“CHiPs” stars Dax Shepard, Michael Pena, Vincent D’Onofrio, Adam Brody, and Kristen Bell. Released on March 24, 2017, the film has two motorcycle officers facing off against an ex-cop and his hitmen who are wrecking havoc throughout California.
The film is directed by Dax Shepard, who also directed Brother’s Justice and Hit and Run. It is based on the 1977 television series of the same name created by Rick Rosner. Once again, we have a film adaptation of a television show that I am not familiar with. Despite that, the trailers do depict this as something that might please those who are into action comedies. The last time I saw an R-rated action comedy that’s based on a television show before my time was 21 Jump Street, and it turned out better than a lot of people expected. Let’s see if this one can do the same.
If there’s one thing that I could give the film credit for, it would be the performances, most notably Michael Pena. Pena plays Frank “Ponch” Poncherello, an FBI agent who goes undercover as an officer at CHP to catch an ex-cop and his band of corrupt cops. While Dax Shepard does his part as an actor/writer/director, he somehow makes it really hard for me to like the character he’s portraying. In fact, there were plenty of opportunities for this film to offer some development for the main characters, but they threw it all away in favor of motorcycle chases (which were the only parts of the film that were at least entertaining) and a bunch of R-rated jokes. The plot follows the same old buddy cop routine that doesn’t seem to get any better as the film progresses, which could lead to some predictable and repetitive moments, such as the bickering between Shepard and Pena. One of the reasons why I went to see this film is the humor. Most of the R-rated comedies I’ve seen have plenty of funny moments that worked for me. Unfortunately, this isn’t one of them. I did find a few scenes that were quite funny, but the humor, as a whole, was about as stale as a bag of expired potato chips. I know it’s not a film about actual chips, but I had to include a “chips” reference somewhere because of the title. This is something that actually disappointed me the most because the amount of humor that was shown in the final cut didn’t make that much of an impact as it was portrayed in the trailers.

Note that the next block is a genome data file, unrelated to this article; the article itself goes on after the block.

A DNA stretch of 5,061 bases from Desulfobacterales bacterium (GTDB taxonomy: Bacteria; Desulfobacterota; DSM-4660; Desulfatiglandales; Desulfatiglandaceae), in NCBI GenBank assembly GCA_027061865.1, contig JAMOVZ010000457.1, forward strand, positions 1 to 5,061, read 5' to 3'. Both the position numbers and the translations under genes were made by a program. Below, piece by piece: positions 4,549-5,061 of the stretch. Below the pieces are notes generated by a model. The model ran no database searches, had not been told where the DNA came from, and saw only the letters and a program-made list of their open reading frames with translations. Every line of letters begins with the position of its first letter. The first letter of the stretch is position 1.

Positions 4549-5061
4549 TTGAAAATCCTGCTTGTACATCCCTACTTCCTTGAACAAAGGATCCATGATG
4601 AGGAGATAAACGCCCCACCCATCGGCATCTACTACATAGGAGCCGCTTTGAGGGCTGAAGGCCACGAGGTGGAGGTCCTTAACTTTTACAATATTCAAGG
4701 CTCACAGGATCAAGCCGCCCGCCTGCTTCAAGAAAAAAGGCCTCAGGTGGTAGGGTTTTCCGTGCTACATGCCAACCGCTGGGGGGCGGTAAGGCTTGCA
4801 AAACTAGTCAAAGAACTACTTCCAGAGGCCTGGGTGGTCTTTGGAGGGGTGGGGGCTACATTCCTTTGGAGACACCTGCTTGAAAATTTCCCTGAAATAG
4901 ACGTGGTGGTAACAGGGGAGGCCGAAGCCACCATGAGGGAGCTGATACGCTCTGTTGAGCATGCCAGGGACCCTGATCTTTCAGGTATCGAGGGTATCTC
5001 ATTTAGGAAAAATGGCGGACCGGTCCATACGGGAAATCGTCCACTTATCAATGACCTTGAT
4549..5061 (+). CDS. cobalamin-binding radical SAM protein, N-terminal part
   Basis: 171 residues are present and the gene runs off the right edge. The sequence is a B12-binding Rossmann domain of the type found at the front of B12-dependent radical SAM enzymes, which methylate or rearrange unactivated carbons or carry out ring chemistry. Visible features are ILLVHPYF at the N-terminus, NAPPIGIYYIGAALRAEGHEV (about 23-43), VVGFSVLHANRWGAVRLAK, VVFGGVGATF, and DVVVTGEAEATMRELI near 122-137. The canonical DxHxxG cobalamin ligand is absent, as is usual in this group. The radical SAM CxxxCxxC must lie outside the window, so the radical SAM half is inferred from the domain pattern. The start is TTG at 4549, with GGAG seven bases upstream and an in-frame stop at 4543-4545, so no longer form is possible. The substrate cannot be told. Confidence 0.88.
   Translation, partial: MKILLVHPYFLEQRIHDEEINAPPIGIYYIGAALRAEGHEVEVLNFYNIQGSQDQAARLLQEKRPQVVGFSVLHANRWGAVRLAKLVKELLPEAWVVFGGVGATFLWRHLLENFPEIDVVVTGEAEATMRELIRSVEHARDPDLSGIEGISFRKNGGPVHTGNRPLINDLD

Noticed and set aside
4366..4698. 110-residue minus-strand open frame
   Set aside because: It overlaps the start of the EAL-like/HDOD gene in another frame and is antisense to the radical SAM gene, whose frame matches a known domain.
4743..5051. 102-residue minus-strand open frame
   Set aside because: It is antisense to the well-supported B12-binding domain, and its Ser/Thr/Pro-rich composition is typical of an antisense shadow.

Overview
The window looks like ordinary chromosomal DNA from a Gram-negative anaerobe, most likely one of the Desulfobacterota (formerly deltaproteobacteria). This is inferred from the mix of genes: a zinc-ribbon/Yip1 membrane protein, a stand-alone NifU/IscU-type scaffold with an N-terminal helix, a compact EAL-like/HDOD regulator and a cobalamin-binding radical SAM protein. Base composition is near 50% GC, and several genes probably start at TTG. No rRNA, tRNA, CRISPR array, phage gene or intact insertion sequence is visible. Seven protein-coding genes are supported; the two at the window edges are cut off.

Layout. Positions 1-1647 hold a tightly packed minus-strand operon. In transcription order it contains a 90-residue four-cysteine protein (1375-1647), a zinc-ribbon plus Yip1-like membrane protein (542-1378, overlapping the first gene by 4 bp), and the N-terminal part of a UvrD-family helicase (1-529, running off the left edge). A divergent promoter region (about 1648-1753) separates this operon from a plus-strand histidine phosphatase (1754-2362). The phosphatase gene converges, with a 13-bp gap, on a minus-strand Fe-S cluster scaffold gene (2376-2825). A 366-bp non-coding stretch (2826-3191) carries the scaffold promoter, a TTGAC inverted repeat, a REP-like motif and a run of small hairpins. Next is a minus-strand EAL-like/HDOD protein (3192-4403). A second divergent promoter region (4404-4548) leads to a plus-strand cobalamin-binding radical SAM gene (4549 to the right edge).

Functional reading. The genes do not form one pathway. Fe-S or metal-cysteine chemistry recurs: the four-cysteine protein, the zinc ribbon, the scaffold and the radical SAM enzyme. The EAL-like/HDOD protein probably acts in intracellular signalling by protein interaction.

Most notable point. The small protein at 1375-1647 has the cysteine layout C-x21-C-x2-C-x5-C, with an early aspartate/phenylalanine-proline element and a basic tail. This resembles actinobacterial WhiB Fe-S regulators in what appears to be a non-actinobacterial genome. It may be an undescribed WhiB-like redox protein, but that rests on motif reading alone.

Overall, Dax Shepard’s R-rated take on “CHiPs” tried way too hard to become the next 21 Jump Street, resulting in a formulaic plot, weak and/or unlikable characters, and its underwhelming humor. The film is like any other buddy comedy that we’ve seen on television or on the big screen numerous times. The only difference is its flaws that were listed above. If you’re a fan of the source material, I highly doubt that you’re going to enjoy this film. But, if you’re still curious about seeing it, I suggest you keep your expectations at a minimum just in case. If you liked it more than I did, then hey, good for you. Don’t let my review spoil your fun. Here’s hoping that Dwayne Johnson and Zac Efron can make a decent R-rated adaptation out of Baywatch when it comes out in May.